How Mothers day has become both a commercially and emotionally important day on the calendar
Words By By Hanani Aslam
I’m not a mum, but as the designated ‘mum friend’ of the group, my best friends wish me a happy Mother’s Day. It started out as a joke. A way to show their appreciation for all the times I looked out for them, made sure they were taking their medicine when they were sick, or left a glass of water by their bedside after a night out.
Who a mother is can vary, but everyone has a mother. Someone who has cared for us, provided for us, helped shape our lives. Regardless of whether it’s because of genetics or the environment you were raised in, or even the ‘mum friend’ of your friend group, Mother’s Day is a day to honour these mothers.
In the UK Mother’s Day – formally known as Mothering Sunday – falls on the fourth Sunday of Lent. While Mothering Sunday has been celebrated since the Middle Ages, its origins were separate from the secular holiday we know today. The word “mothering” referred to the “mother church”, where people would return to their mother church to attend a special service on Laetare Sunday.
The secular (and incredibly commercialised) version of the day as we know it today was ignited in response to the American Mother’s Day, which was invented by Anna Jarvis in 1908. She wanted to honour her mother and help reunite families who had been divided during the Civil War. Inspired by the success of Mother’s Day in America, Constance Adelaide Smith started the Mothering Sunday Movement.
Now, the celebration has been fused with the Hallmark-card-giving,breakfast-in-bed traditions of the American holiday, but it has retained its traditional name and date in the UK.
For many, Mother’s Day is a time to reflect and show gratitude to the women and mothers who have been mentors and caregivers.
‘I’ve had to have very long distanced relationships with my family so Mother’s Day is very meaningful,’ she says Afsha Jameel, a final year law and sociology student at the University of Kent. She moved away from the Maldives to the UK when she was 15 and has spent most Mother’s Days away from her family.
‘The distance has made me have an even greater appreciation for my mother and everything she’s done for me,’ she tells me.
Amid the coronavirus pandemic, distancing has become the new normal. Like many others, Afsha is unable to visit her mum for Mother’s Day. Instead, she’s arranged for gifts to be sent and coordinated with her siblings to ‘spoil’ their mum.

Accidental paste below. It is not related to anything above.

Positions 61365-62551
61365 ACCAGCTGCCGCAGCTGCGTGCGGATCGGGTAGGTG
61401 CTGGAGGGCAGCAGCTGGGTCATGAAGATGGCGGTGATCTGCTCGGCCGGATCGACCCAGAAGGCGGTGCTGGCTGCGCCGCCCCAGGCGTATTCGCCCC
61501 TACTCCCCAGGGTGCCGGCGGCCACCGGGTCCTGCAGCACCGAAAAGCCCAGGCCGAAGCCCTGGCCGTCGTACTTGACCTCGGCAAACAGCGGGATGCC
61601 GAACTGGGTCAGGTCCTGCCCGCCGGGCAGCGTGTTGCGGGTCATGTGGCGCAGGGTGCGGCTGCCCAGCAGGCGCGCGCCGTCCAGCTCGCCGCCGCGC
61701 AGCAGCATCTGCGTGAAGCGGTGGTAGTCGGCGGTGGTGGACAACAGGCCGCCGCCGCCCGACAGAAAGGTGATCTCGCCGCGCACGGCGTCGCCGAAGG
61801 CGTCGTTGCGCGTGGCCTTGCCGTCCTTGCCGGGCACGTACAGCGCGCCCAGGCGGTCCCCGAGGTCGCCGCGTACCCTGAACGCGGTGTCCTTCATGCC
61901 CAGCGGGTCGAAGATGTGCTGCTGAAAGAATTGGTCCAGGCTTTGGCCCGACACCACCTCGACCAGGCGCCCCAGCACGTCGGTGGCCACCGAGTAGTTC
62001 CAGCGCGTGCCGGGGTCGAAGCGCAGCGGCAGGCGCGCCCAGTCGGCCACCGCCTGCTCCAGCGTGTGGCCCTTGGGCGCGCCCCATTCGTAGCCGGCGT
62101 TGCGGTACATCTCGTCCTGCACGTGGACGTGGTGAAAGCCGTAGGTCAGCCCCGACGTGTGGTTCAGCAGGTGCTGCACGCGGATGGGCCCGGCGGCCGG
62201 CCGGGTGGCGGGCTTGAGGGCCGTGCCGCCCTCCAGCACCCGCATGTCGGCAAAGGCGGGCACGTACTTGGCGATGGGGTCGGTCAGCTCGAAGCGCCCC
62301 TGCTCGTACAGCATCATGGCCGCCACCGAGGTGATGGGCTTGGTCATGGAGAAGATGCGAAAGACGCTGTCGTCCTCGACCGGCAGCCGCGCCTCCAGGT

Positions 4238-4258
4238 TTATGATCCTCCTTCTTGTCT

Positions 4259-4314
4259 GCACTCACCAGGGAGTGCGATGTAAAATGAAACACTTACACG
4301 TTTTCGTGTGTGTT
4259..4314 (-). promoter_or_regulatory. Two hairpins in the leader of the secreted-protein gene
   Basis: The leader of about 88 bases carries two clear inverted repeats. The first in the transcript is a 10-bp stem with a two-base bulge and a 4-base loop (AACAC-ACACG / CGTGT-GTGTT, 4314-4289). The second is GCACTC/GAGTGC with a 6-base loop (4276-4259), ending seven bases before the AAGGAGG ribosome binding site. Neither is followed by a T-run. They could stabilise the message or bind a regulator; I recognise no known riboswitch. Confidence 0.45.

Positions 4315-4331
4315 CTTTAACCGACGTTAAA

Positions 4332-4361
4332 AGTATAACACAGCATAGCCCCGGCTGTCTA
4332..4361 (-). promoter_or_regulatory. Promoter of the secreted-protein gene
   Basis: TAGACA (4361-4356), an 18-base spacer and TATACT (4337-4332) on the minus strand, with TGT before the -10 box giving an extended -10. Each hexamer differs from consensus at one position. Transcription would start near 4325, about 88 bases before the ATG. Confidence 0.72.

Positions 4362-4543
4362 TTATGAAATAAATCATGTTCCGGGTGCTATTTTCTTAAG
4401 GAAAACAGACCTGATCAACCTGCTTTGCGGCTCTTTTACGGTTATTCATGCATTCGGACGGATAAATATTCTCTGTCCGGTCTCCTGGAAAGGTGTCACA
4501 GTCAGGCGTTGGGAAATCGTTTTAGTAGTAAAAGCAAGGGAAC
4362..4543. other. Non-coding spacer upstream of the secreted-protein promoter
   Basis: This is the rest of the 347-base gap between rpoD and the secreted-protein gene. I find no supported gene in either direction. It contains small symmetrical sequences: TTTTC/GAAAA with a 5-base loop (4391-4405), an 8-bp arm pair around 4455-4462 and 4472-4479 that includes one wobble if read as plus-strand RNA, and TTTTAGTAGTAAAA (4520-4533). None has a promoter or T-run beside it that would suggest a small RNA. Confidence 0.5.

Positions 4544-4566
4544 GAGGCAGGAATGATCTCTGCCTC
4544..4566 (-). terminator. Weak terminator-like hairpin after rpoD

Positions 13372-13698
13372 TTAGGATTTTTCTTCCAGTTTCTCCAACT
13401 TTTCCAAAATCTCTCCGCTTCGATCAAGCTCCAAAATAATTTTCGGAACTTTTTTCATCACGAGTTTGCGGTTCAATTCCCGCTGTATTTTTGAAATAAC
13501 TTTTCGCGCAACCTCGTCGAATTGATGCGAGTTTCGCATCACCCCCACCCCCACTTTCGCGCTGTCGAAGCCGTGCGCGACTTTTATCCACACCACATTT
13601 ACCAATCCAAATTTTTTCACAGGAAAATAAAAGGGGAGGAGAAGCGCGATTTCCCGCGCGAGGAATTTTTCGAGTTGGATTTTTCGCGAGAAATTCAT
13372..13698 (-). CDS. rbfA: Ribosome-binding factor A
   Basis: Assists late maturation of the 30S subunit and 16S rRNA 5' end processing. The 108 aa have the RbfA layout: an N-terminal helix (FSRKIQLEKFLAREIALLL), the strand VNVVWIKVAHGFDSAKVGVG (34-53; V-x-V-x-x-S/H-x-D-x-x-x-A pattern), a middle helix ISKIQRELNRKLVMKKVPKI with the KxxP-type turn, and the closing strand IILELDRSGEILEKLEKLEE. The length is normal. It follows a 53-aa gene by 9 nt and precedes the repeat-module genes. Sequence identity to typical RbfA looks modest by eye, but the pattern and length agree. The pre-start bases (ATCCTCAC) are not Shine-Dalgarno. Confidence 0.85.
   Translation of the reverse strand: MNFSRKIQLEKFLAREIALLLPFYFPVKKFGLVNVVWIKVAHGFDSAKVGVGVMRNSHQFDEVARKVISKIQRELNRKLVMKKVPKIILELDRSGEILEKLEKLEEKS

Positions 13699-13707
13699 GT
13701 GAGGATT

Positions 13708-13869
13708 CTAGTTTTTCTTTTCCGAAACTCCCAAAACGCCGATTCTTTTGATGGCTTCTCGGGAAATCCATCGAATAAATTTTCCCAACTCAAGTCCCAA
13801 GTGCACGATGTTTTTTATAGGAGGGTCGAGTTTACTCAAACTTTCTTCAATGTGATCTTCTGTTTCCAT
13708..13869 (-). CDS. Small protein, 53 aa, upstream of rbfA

‘Everything is very much online, so there’ll be a lot of video calls. It’s sad that we won’t have the physical contact but the time we spend together will be the same in spite of the pandemic.’
While often Mother’s Day is a celebration of the brilliant people who pushed children out of their bodies, it is also a day to appreciate and celebrate the other maternal figures in our lives. The grandmothers, stepmothers, the foster mothers, the mothers-in-law, the godmothers – all of whom are equally important because the maternal figure can mean such different things from person to person.
Afsha makes sure to wish her grandmother and aunts happy Mother’s Day because ‘they have that role in their lives and are a mother figure.’
Though there is a Grandparent’s Day and an Aunt and Uncle’s Day, they aren’t as commercially successful as Mother’s Day or Father’s Day. The greeting card industry and other businesses thrive on extra sales of flowers and gifts on holidays like these. Consumers spend for Mother’s Day in 2019 nearly reached the 1.6 billion mark.
Jarvis, the mother of Mother’s Day resented the commercialisation of her idea.
“A printed card means nothing except that you are too lazy to write to the woman who has done more for you than anyone in the world,” Ms Jarvis said. By 1943, she was so concerned at the commercial takeover of her holiday that she got together a petition to rescind Mother’s Day.
Yet despite her efforts, Mother’s Day is here to stay. The holiday where you usually get together as a family for brunch or afternoon tea. But with coronavirus restrictions and social distancing measures, many of these traditions will have to be postponed. Families across the country are finding other ways to spend Mother’s Day together even if they’re forced to be apart.
Sometimes it can be easy to forget the people in our lives who care for and nurture us. We all have different relationships with our mothers. My own mother and I have our good days, where we get along and can bond with each other, and we have our bad days, where we make passive aggressive comments until one of us gives. It’s usually her that gives in and knocks on my door, cup of tea in hand, and we move past the fact that I forgot to do the dishes.
Whether we have a strong relationship with our mother, only communicate on such occasions, or have sadly lost our mother, Mother’s Day can have a diverse plethora of meanings from person to person..
Loss has been a shared experience this past year. For some, like myself, it might be a Mother’s Day without a key mother figure in their life. Having recently lost my grandmother – who was the mother to my own mother and raised me as much as my mother did – it’s made me more appreciative of the time we had together and how she helped shape who I am today.
For me, my gift to my mum is giving her the gift of time together. After years of being away from her on a separate continent, I know that spending time together is much more appreciated than an array of material gifts.
Take this as an opportunity to celebrate all the mothers in your life – from the one who gave birth to you, to the ones who played a role in caring and nurturing you, and to all those who helped shaped you into who you are today.